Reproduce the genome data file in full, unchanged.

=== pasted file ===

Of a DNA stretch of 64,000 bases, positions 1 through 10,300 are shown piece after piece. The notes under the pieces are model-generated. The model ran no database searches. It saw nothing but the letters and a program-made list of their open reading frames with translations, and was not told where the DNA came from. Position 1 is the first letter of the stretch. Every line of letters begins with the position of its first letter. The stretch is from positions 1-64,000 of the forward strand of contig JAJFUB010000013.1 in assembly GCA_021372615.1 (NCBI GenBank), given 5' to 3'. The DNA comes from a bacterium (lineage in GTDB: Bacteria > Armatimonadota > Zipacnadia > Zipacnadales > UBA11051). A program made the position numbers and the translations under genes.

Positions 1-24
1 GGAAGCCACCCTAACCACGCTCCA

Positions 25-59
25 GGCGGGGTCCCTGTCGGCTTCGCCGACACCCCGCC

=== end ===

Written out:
Of a DNA stretch of 64,000 bases, positions 1 through 10,300 are shown piece after piece. The notes under the pieces are model-generated. The model ran no database searches. It saw nothing but the letters and a program-made list of their open reading frames with translations, and was not told where the DNA came from. Position 1 is the first letter of the stretch. Every line of letters begins with the position of its first letter. The stretch is from positions 1-64,000 of the forward strand of contig JAJFUB010000013.1 in assembly GCA_021372615.1 (NCBI GenBank), given 5' to 3'. The DNA comes from a bacterium (lineage in GTDB: Bacteria > Armatimonadota > Zipacnadia > Zipacnadales > UBA11051). A program made the position numbers and the translations under genes.

Positions 1-24
1 GGAAGCCACCCTAACCACGCTCCA

Positions 25-59
25 GGCGGGGTCCCTGTCGGCTTCGCCGACACCCCGCC